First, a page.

The lively thrall of country music explodes at Broadway’s many honkytonks, which you can wander in and out of as you please, for free—try Legend’s Corner or Old Red, owned by country music star Blake Shelton. Here, too, is the Country Music Hall of Fame and Museum, a deep dive into country music’s evolution, with more than 2.5 million artifacts on two floors (including Elvis’s 1960 gold Cadillac); and the new National Museum of African American Music, with interactive exhibits that celebrate the many different musical genres influenced and created by African Americans. Smaller museums include the Patsy Cline Museum and the Johnny Cash Museum, as well as the Historic RCA Studio B that Elvis made famous; he recorded 260 songs here, including his first number one hit, “Heartbreak Hotel,” in 1956. It goes without saying—every music lover must round out their country music visit with a night at the Grand Ole Opry and/or the original Ryman Auditorium.

4 OF 10

If You Love Rock ‘n’ Roll and the Blues

WHERE: Memphis, Tennessee

Perched on a Mississippi River bluff, at the crossroads of river trails used by Native Americans, enslavers, and explorers, Memphis is a melting pot of cultures. So it’s no wonder that musical styles collided, emerging into a new sound that became known as rock ’n’ roll. Carl Perkins’s “Blue Suede Shoes” put Memphis on the map, defining the sound of ‘50s rock ’n’ roll—it was covered by everyone from Buddy Holly and Eddie Cochran to Elvis Presley. The King of Rock ’n’ Roll, of course, lived at Graceland, his Memphis mansion filled with classic cars, gold records, and bejeweled jumpsuits—it’s one of the nation’s most visited sites.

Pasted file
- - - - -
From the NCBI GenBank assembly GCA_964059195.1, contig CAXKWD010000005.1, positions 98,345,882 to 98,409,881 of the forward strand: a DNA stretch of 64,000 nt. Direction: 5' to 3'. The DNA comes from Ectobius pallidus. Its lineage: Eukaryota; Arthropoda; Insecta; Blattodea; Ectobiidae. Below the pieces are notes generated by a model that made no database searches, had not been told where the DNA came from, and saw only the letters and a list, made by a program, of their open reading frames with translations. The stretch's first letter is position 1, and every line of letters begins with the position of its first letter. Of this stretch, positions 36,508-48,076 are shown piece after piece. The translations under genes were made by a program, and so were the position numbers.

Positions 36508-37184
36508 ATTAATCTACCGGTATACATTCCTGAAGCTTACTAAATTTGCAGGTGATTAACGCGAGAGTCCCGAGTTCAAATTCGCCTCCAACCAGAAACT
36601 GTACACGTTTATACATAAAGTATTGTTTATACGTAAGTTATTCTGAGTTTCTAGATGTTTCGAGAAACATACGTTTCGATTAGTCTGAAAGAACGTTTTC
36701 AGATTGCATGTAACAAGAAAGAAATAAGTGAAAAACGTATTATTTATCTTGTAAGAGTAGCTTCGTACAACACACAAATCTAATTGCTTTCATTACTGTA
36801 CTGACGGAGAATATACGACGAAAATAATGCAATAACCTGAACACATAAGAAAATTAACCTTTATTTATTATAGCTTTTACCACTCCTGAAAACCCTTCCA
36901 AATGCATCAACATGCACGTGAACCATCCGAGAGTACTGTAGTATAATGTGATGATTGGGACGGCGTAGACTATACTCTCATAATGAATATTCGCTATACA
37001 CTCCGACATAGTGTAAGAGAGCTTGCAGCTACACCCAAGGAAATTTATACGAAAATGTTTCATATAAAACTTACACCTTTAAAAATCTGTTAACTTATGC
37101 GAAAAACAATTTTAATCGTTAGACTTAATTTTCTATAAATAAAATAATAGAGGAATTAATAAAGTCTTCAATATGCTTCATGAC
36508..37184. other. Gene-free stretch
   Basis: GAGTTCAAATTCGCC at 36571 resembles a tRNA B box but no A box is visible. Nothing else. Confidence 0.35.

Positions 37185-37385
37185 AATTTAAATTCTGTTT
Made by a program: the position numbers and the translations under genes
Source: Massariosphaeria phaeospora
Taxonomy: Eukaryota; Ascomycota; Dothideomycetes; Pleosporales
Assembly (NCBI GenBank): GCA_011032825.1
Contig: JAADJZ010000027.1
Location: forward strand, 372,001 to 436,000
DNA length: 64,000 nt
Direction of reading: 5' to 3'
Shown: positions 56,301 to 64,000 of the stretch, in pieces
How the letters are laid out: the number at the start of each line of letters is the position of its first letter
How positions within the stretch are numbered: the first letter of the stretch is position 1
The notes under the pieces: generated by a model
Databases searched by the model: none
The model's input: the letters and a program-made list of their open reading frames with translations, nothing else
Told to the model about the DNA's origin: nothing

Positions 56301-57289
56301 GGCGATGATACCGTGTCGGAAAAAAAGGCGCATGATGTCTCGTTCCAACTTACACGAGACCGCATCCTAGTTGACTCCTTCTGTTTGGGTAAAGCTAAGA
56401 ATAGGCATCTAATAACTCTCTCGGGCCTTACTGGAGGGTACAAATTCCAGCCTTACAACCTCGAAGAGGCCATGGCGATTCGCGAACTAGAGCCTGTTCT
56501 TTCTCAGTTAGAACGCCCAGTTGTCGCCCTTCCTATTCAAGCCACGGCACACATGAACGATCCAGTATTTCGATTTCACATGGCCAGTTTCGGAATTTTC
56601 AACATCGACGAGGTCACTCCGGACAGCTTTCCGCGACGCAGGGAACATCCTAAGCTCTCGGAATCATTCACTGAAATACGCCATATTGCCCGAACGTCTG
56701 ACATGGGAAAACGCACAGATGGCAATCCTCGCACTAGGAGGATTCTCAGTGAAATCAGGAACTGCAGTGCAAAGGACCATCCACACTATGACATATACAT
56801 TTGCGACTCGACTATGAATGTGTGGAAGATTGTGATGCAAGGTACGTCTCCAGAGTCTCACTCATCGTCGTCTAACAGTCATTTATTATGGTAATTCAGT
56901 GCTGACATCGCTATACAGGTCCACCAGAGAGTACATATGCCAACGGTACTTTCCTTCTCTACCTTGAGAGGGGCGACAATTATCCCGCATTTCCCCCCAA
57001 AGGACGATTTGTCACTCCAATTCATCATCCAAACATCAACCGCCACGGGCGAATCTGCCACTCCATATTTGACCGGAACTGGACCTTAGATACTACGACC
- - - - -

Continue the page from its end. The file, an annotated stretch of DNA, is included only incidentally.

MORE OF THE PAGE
But it’s not just about rock ‘n’ roll. Memphis musicians also created the depressing mood of Memphis Blues between the 1910s and 1930s, for which Beale Street became famed—and remains the neon-lit pedestrian street filled with live blues joints, including legendary BB King’s Blues Club; Jerry Lee Lewis’ Cafe & Honky Tonk; and Rum Boogie Cafe’s Blues Hall Juke Joint.

Sun Studio is the studio that Sam Phillips—one of the first white men to record Black rhythm ’n’ blues artists—opened in 1950. The following year, Jackie Brenston and His Delta Cats recorded “Rocket 88,” considered the first rock ’n’ roll recording. James Cotton, B.B. King, and Johnny Cash recorded here, too, though probably its most famous musician was Elvis Presley. Tours of the meticulously preserved studio include the chance to pose with what is said to be the microphone used in 1954 to record “That’s All Right,” his first song for the label.